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500 MILLION animals dead during past 4 months due to bush fires in Australia #BushFires #animals #australia

Wild Fire Alert

There are concerns that entire species of plants and animals may have been wiped out by bushfires following estimations that 480 million animals may die as a result of the crisis.

Ecologists from the University of Sydney estimate almost half a billion mammals, birds and reptiles may have been lost since September.

They also say the figure may increase following the devastating fires which have ripped through Victoria and the NSW South Coast over the past couple of days, leaving several people dead or unaccounted for, razing scores of homes and leaving thousands stranded.

The estimation includes animals killed in the fires, but also through loss of habitat.

According to a statement from Sydney University, the co-author of the report, Professor Chris Dickman, a professor in Terrestrial Ecology, based the calulations on a 2007 report for the the World Wild Fund for Nature (WWF) on the impacts of Land Clearing on Australia Wildlife in NSW.

The university indicated that although these were estimates and there was no way of counting the actual toll, the estimations were obtained from published studies of mammals in NSW and reports of similar habitats in other parts of Australia.

Fires have been raging across NSW and Victoria, with millions of hectares of national park already burnt.

Harrowing scenes of kangaroos fleeing walls of fire, charred bodies of koalas and cockatoos falling dead out of trees have horrified the world as it tries to take in the scale of the unfolding disaster.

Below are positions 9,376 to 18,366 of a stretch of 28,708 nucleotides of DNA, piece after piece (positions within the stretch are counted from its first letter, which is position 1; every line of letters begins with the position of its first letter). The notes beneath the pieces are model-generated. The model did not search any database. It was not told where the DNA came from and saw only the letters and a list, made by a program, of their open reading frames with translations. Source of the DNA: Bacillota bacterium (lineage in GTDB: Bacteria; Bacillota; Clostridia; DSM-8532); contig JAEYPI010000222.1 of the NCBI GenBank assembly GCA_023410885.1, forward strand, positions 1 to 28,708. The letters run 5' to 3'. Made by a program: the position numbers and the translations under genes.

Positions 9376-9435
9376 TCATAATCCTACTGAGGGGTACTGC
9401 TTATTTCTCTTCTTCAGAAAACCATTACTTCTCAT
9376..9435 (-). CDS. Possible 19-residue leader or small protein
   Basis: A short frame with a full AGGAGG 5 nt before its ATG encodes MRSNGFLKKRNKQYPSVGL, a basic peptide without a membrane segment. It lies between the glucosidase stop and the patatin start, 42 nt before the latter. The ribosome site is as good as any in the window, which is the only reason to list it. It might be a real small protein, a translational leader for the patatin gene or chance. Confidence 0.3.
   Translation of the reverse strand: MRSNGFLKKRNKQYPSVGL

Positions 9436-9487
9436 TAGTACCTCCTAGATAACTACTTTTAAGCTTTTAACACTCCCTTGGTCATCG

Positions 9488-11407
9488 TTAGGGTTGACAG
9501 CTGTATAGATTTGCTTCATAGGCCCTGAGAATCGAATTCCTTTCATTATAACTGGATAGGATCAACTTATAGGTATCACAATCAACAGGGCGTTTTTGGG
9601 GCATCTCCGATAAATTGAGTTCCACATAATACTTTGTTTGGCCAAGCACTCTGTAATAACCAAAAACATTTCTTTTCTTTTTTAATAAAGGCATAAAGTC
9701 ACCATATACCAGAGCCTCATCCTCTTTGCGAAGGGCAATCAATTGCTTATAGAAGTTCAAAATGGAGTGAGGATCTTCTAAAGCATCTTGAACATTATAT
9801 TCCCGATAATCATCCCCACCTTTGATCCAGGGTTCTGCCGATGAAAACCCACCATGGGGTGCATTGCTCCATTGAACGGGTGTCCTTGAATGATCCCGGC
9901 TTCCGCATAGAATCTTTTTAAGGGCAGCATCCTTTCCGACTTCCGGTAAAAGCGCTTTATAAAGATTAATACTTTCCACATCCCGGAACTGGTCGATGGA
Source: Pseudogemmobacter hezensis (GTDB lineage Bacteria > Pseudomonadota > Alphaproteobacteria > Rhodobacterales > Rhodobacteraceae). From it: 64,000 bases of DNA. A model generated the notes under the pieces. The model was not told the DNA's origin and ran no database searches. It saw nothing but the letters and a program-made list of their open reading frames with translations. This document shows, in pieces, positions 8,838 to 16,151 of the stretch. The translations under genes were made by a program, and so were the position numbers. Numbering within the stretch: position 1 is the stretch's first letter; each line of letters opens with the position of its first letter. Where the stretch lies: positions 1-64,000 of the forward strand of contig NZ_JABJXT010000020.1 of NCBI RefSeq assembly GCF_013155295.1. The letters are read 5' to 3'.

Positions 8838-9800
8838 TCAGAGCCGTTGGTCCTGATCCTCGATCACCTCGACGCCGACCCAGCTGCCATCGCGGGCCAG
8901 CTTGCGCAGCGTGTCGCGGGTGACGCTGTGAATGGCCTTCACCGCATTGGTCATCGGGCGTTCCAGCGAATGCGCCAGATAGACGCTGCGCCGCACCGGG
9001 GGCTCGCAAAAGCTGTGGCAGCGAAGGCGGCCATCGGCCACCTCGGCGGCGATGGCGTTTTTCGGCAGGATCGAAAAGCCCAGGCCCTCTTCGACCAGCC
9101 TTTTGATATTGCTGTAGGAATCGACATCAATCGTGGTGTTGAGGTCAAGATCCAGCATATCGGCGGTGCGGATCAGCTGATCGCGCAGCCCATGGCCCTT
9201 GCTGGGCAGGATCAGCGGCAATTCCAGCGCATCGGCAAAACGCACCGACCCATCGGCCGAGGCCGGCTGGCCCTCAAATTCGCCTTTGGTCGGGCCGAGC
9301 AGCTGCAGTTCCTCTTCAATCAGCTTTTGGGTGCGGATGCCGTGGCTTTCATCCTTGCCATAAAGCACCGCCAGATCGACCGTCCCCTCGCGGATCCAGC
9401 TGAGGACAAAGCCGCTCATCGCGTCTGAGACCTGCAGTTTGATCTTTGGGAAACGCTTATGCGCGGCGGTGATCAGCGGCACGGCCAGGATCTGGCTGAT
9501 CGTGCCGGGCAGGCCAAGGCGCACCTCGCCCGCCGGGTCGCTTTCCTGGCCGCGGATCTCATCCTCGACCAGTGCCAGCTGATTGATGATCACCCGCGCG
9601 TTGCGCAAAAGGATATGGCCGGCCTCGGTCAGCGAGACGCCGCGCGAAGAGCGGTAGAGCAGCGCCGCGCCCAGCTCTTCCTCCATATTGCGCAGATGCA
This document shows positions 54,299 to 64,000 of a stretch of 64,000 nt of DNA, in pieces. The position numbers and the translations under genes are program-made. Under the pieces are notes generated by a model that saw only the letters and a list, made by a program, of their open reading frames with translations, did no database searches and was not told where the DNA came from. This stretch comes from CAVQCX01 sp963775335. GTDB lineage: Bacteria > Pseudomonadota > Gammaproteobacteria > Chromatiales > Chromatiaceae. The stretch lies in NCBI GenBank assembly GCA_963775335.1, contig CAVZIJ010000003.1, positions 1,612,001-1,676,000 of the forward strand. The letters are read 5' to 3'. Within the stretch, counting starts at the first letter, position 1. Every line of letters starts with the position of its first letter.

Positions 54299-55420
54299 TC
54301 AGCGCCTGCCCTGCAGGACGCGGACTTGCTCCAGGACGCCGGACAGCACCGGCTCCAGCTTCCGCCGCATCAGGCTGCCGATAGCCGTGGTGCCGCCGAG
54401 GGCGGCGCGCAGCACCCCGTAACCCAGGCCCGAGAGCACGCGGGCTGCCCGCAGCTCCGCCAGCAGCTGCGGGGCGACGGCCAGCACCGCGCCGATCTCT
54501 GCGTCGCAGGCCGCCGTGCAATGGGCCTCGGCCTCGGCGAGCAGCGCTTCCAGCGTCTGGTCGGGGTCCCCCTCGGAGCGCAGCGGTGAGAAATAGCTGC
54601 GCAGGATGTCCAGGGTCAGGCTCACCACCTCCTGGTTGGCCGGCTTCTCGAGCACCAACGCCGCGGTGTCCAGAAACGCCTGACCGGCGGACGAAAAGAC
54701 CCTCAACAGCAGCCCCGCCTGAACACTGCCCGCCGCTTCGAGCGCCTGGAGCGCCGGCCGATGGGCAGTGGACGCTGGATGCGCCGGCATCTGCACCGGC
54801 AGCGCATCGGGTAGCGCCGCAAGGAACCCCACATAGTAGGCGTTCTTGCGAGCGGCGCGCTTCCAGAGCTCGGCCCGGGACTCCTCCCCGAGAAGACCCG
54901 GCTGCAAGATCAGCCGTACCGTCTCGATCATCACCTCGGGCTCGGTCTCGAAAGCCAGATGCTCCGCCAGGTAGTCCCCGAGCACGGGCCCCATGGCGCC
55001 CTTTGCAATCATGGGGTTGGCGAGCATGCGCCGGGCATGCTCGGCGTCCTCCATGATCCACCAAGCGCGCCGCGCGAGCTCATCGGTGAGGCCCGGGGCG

Koalas have been among the hardest hit of Australia’s native animals because they are slow moving and only eat leaves from the eucalyptus tree, which are filled with oil, making them highly flammable.

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100+ Cockatoos found dead ‘a mystery’ in Victoria, Australia

MORE than 100 Sulphur-crested cockatoos have been found dead in Victoria’s north-east, sparking an investigation.
The Department of Environment, Land, Water and Planning says the birds’ bodies were collected by wildlife officers near the Tatong township, close to Benalla, on Thursday.
A number of the birds — from a protected species — will be tested in hopes of determining their cause of death.
The department has also appealed for public information and warned Tatong residents they may come across even more dead birds over the Australia Day long weekend.
“It’s highly likely that the number of birds impacted by this incident will increase over the coming days,” the department’s Greg Chant said. Anyone found to have hunted, taken or destroyed protected wildlife can face “significant penalties”, including jail time, he added.
“Illegally destroying protected native wildlife is a serious environmental crime,” Mr Chant said.
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